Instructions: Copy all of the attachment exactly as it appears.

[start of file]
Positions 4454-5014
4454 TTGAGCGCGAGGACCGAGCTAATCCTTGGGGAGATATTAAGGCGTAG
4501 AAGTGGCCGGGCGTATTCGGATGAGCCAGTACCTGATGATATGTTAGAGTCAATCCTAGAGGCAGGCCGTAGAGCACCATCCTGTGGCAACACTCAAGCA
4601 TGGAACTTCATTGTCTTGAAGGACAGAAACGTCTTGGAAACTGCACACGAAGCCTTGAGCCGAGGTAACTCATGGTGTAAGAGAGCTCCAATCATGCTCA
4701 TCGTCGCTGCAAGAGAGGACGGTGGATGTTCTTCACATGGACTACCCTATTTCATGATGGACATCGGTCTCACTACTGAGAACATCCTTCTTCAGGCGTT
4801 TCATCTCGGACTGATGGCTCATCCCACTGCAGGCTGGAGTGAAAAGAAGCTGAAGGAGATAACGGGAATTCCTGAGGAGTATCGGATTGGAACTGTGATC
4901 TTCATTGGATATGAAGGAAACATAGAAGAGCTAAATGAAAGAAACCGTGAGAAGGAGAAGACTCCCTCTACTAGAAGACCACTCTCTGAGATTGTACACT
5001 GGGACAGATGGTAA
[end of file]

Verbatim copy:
Positions 4454-5014
4454 TTGAGCGCGAGGACCGAGCTAATCCTTGGGGAGATATTAAGGCGTAG
4501 AAGTGGCCGGGCGTATTCGGATGAGCCAGTACCTGATGATATGTTAGAGTCAATCCTAGAGGCAGGCCGTAGAGCACCATCCTGTGGCAACACTCAAGCA
4601 TGGAACTTCATTGTCTTGAAGGACAGAAACGTCTTGGAAACTGCACACGAAGCCTTGAGCCGAGGTAACTCATGGTGTAAGAGAGCTCCAATCATGCTCA
4701 TCGTCGCTGCAAGAGAGGACGGTGGATGTTCTTCACATGGACTACCCTATTTCATGATGGACATCGGTCTCACTACTGAGAACATCCTTCTTCAGGCGTT
4801 TCATCTCGGACTGATGGCTCATCCCACTGCAGGCTGGAGTGAAAAGAAGCTGAAGGAGATAACGGGAATTCCTGAGGAGTATCGGATTGGAACTGTGATC
4901 TTCATTGGATATGAAGGAAACATAGAAGAGCTAAATGAAAGAAACCGTGAGAAGGAGAAGACTCCCTCTACTAGAAGACCACTCTCTGAGATTGTACACT
5001 GGGACAGATGGTAA